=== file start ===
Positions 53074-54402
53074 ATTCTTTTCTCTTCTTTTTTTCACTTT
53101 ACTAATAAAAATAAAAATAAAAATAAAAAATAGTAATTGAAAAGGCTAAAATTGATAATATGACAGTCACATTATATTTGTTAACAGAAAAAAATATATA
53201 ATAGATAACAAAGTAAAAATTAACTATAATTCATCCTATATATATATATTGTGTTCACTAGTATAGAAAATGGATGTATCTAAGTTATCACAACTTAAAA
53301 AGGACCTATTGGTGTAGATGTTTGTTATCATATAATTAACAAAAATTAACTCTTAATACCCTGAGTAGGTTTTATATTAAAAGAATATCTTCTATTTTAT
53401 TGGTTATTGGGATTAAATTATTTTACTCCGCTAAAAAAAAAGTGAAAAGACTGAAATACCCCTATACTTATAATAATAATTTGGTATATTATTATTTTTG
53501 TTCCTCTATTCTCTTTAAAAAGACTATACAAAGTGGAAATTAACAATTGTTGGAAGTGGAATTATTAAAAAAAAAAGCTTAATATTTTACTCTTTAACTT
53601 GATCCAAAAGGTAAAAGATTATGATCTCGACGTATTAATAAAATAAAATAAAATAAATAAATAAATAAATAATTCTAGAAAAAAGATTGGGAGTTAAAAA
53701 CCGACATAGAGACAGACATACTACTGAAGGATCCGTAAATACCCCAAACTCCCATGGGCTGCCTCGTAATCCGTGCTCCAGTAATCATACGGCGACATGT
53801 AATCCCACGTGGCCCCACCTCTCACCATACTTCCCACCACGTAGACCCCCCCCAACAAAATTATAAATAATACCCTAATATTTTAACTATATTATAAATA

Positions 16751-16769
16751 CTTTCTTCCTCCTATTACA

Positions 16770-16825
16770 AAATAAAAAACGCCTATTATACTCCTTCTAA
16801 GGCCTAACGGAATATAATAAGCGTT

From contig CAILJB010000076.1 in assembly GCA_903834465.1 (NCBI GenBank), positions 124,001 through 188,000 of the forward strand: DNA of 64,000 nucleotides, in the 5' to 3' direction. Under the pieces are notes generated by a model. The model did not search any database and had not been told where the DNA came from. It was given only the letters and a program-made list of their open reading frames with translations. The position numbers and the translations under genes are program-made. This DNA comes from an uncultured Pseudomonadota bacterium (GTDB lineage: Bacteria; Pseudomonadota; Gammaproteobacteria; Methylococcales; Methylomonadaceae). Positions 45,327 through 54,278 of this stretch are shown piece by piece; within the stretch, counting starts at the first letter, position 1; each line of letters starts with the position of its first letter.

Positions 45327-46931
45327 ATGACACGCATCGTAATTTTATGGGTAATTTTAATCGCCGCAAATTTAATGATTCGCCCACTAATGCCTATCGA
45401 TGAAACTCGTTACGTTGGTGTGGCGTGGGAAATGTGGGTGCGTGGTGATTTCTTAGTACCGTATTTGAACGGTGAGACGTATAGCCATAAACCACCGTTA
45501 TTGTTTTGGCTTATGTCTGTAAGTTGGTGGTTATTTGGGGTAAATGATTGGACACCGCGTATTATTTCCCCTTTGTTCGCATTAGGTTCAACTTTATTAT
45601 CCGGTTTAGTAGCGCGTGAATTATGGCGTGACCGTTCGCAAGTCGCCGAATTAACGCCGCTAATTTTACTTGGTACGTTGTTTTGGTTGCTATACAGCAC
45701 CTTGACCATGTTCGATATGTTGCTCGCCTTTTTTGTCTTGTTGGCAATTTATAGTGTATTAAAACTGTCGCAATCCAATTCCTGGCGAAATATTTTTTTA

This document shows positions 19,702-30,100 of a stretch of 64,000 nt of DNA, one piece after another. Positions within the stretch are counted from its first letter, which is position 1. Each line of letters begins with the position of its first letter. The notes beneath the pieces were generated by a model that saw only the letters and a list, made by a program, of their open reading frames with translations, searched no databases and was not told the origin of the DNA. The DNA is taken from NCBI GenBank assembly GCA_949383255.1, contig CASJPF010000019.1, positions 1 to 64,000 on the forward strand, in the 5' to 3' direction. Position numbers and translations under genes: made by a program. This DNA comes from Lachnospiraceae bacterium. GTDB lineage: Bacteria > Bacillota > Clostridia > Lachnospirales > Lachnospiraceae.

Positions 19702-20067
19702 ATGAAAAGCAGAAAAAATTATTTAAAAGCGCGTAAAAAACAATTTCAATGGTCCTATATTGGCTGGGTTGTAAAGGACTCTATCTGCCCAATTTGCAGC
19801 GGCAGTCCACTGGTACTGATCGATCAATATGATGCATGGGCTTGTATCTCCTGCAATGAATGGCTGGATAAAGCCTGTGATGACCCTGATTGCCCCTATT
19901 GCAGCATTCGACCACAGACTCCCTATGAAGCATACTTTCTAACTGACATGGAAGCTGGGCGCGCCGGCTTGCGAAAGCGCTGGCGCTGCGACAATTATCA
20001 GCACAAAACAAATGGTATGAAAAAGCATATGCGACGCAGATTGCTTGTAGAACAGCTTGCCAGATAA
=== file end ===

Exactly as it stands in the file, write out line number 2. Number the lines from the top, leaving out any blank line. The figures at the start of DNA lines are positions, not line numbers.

53074 ATTCTTTTCTCTTCTTTTTTTCACTTT